Best movies 2022: The most satisfying movies from ‘Avatar’ to ‘Everything Everywhere’


The movie industry is undergoing a transformation, fueled by falling box office revenues as more people prefer to consume entertainment at home. It also deserves to look back at the films released in 2022 in a slightly different way, from the most disappointing titles to, here, the most satisfying.

“Satisfactory,” in this case, differs from the traditional “best of” lists compiled by many critics, as it allows for the inclusion of more populist films that distinguished themselves by nicely achieving what they set out to do.

As it happens, this approach also reflects a year in which many of the traditional award-winning films were flawed in one way or another, and some of the highest-profile commercial awards (see “The Batman” and Marvel’s Thor, Black Panther and Doctor Strange sequels ) did not quite live up to expectations to varying degrees.

As for the sequels that made this list, in a movie business built on franchises and dependent on well-known properties, the challenge of pulling off these extensions is both crucial to the industry’s financial health and, creatively, deserves applause when done right. .

As for omissions, it’s worth noting that there were plenty of releases this year from acclaimed directors — including Darren Aronofsky, Noah Baumbach, Damien Chazelle, Antoine Fuqua, Martin McDonagh, Sam Mendes and David O. Russell — that were seen, considered and didn’t make the cut. In fact, if there was a bias here this year, it was towards movies that mostly entertained, with a few exceptions.

So what made the “nice” list? In alphabetical order:

“Apollo 10 ½: A Space Age Childhood”: Richard Linklater’s rotoscope-animated flashbacks to his youth growing up in the shadow of NASA are the kind of breezy nostalgic exercises that truly illustrate what life was like back then, in a time when TVs were small and before everyone carried a phone everywhere.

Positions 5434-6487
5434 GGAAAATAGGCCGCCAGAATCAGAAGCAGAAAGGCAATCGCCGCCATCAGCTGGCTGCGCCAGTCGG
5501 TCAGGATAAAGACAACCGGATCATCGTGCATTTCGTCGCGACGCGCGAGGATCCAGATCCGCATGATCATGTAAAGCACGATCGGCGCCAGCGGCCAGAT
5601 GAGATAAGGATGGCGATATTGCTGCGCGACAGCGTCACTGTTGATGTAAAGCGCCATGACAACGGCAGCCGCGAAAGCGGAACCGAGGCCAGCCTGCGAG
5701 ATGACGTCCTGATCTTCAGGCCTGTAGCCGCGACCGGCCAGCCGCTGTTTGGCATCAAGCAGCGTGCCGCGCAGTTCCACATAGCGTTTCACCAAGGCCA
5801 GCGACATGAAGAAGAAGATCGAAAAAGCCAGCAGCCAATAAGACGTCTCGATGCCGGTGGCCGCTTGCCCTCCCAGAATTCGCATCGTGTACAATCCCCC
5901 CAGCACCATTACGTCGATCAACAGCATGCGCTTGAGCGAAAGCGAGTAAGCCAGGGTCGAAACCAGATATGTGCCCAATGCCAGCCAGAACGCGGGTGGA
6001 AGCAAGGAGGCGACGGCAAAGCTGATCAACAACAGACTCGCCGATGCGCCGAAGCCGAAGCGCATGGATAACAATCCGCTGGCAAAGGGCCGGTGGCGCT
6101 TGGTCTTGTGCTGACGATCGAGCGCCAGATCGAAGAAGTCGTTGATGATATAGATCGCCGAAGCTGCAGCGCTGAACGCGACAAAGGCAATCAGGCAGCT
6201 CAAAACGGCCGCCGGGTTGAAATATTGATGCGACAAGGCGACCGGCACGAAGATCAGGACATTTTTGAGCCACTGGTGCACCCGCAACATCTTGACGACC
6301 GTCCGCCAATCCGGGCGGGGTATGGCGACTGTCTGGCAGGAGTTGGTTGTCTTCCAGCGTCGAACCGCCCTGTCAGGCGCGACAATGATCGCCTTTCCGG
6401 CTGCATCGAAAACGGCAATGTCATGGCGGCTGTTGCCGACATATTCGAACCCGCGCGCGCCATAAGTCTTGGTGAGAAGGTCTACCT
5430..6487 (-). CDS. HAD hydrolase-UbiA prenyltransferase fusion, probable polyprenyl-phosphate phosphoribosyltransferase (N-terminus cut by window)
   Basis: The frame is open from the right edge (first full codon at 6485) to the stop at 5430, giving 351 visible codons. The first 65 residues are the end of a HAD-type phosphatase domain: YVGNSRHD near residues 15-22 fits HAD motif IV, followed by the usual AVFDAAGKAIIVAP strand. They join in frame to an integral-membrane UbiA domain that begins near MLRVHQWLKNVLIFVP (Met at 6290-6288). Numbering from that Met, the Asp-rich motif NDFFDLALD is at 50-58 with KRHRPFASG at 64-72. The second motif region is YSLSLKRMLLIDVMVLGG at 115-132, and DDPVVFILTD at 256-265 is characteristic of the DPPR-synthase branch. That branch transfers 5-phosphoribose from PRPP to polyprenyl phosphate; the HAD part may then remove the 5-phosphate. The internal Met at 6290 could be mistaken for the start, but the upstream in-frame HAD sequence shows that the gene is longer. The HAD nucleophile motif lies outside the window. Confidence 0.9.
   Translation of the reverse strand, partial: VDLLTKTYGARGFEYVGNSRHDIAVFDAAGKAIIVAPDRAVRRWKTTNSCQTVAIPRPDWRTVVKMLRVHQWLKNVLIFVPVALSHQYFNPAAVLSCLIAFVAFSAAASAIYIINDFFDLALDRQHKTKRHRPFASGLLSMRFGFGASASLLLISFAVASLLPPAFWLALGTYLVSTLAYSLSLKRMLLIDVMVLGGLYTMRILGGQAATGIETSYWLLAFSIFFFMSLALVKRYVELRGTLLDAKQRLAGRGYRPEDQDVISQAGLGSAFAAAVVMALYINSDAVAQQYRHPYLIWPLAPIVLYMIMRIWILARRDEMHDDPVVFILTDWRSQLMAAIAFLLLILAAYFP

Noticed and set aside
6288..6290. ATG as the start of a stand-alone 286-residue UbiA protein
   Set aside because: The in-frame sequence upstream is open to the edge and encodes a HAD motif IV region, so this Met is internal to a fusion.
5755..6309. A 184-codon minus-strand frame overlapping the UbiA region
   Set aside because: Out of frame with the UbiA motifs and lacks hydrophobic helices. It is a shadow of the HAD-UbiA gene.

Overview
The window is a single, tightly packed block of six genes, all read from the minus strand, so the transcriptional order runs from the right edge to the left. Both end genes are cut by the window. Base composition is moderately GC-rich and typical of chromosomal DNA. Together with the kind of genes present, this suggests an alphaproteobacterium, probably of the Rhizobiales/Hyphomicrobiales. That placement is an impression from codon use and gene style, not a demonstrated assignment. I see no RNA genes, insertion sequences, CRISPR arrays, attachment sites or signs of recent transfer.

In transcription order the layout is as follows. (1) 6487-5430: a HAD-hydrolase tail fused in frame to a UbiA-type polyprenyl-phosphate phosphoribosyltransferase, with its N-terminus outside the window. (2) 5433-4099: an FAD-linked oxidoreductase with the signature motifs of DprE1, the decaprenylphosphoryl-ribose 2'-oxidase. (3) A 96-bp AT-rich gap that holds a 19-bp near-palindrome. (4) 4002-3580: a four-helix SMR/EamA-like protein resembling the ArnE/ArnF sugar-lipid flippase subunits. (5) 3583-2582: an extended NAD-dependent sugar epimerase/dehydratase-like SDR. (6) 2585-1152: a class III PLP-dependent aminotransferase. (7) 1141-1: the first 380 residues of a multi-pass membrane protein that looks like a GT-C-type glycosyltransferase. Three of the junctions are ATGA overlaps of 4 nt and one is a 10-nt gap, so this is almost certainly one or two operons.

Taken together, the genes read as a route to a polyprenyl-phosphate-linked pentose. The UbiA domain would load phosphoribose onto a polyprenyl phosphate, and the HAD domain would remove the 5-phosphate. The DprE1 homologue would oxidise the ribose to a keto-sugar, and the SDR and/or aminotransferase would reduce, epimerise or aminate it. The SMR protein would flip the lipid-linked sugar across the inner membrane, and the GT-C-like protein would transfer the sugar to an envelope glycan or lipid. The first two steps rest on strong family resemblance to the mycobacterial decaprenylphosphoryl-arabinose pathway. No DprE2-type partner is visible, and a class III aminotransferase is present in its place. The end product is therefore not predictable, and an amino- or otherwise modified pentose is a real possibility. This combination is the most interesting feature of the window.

“Avatar: The Way of Water”: Overcoming the skepticism of a 13-year-later encore with a flurry of dazzling acting, James Cameron takes a fairly basic story and turns it into an epic, state-of-the-art display of cinematic magic that practically demands you get off your feet. couch, put down the remote control and drive to a movie theater to watch it on the biggest screen you can.

“Everything everywhere at once”: Not everything worked out with this foray into alternate universes and roads not taken, but this action-comedy-sci-fi mashup represented one of the year’s most inventive efforts and struck a chord with audiences, while showcasing the remarkable Michelle Yeoh and the rousing comeback of one-time Indiana Jones boy Ke Huy Quan.

Gabriel LaBelle as Sammy Fabelman in Steven Spielberg's

“The Fabelmans”: Steven Spielberg’s deeply personal window into how his childhood experiences forged him into the filmmaker he became is obviously filled with nostalgia, but it also provides a welcome ode to the power of film. A little scattered in its format, the film nevertheless works as a superhero origin story for a director whose half-century of filmmaking has etched so many moments into our memories.

“Glass Onion: A Knives Out Mystery”: Writer-director Rian Johnson has managed to reload and still capture the whimsy, wit and fun of his original whodunit, with Daniel Craig as the lone stop in a film that really should have spent more time in theaters before landing on Netflix.

Emma Thompson and Daryl McCormack enter

“Good luck to you, Leo Grande”: Sent directly to Hulu, this two-hander for Emma Thompson as a widow who keeps a sex worker (Daryl McCormack) and pepper him with questions about his life and his work was sweet, funny and generally delightful, a little gem in a year with a lot of rhinestones. (Thompson, as a footnote, is also crushing in “Roald Dahl’s Matilda the Musical.”)

“RRR”: Like “Avatar,” don’t let the three-plus-hour runtime scare you (besides, you’ll most likely watch it on Netflix anyway). This Indian historical fantasy has it all, including an abundance of energy, wild action sequences and exhausting dance numbers. A film that draws on a number of genres, from superheroes to westerns, and still manages to feel fresh and invigorating.

Jalyn Hall as Emmett Till and Danielle Deadwyler as Mamie Till Mobley in

“Up to”: Danielle Deadwyler’s haunting performance as Mamie Till Mobley, struggling with the murder of her son Emmett in Mississippi in 1955, elevated and brought renewed attention to this tragic story, in a film that sensitively deals with the murder to focus on how it gave a civil rights activist her voice.

“Top Gun: Maverick”: Despite coming 36 years after the original (time flies, too, apparently), this sequel waited through the pandemic to share the experience with moviegoers, rewarding them with a moving flight that gave Tom Cruise a perfectly timed encore, as he flies a rescue mission for cinemas. Honestly, it would be nice to leave well enough alone after that, but nothing that makes that much money can be allowed to stay on the ground for long.


“Turning Red”: Pixar hasn’t been treated particularly well by its parent studio in the Disney+ era, which explains why this wonderfully warm and very funny coming-of-age story — a genre so overworked that it’s hard to do this well — was sent straight to streaming. The film works on several levels, but transforming into a giant panda proves to be a wonderful metaphor for the indignity and confusion associated with puberty.

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